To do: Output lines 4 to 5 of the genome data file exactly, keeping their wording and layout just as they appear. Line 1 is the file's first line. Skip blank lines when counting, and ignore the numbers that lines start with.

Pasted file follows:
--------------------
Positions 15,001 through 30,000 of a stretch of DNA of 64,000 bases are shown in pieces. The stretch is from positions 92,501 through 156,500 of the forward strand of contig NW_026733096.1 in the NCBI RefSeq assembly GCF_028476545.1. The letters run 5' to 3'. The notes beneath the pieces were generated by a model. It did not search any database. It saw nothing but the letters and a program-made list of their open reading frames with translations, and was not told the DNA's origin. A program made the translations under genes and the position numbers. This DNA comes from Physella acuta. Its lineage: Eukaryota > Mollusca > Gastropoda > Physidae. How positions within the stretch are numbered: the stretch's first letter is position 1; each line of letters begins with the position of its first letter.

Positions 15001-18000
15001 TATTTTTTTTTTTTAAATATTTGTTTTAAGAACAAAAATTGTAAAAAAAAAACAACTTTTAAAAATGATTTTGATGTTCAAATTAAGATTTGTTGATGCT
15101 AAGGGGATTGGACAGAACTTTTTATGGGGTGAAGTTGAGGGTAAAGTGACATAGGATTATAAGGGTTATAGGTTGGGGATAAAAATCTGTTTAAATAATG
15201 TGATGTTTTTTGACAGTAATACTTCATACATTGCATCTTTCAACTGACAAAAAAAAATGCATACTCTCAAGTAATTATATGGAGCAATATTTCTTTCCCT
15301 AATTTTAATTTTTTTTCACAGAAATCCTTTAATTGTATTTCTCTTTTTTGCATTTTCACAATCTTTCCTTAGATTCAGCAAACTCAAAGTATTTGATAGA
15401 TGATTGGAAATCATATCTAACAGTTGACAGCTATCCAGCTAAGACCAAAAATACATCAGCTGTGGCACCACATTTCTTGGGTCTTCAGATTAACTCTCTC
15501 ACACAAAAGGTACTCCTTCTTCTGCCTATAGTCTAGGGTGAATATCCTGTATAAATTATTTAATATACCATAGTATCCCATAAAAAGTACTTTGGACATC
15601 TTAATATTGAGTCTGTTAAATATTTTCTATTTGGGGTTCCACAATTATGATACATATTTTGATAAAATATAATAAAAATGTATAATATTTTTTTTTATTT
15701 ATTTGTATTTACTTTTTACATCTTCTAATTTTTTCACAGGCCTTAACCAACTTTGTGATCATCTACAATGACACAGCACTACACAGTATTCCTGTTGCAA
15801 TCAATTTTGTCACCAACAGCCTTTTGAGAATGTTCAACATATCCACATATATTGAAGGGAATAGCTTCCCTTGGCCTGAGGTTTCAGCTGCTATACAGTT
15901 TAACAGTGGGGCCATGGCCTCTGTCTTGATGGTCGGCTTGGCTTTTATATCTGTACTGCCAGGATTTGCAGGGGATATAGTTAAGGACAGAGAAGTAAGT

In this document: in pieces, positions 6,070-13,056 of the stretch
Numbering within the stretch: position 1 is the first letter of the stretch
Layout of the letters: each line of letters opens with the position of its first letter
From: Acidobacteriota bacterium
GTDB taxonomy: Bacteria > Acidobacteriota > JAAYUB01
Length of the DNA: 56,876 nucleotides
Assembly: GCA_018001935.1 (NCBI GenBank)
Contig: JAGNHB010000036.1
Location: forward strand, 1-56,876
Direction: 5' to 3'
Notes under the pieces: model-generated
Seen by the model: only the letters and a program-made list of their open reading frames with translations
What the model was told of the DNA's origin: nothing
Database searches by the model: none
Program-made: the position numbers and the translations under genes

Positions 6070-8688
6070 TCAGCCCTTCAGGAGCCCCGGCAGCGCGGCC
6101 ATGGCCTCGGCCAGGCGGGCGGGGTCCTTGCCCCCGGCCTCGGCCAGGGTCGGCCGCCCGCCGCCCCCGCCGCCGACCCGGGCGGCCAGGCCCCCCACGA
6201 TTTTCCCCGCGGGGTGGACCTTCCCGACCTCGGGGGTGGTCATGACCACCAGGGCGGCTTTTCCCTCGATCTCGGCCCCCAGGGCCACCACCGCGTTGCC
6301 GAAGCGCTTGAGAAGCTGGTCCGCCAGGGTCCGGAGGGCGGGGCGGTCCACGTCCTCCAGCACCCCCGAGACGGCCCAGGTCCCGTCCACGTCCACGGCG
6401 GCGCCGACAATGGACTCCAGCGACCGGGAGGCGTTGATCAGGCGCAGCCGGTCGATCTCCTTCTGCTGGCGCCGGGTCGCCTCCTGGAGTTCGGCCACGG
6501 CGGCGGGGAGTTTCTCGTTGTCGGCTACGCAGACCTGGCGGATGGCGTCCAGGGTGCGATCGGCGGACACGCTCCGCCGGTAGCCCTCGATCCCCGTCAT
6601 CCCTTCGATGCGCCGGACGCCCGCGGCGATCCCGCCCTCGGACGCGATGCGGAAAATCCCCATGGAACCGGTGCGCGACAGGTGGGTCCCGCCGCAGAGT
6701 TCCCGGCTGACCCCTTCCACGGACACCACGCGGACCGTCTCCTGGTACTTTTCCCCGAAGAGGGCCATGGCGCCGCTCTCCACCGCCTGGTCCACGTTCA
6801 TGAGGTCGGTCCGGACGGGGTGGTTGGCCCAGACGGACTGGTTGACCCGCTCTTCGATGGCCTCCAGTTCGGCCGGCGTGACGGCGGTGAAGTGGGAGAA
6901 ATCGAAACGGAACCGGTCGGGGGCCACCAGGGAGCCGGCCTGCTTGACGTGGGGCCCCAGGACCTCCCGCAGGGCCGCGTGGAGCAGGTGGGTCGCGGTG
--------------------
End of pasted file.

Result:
15101 AAGGGGATTGGACAGAACTTTTTATGGGGTGAAGTTGAGGGTAAAGTGACATAGGATTATAAGGGTTATAGGTTGGGGATAAAAATCTGTTTAAATAATG
15201 TGATGTTTTTTGACAGTAATACTTCATACATTGCATCTTTCAACTGACAAAAAAAAATGCATACTCTCAAGTAATTATATGGAGCAATATTTCTTTCCCT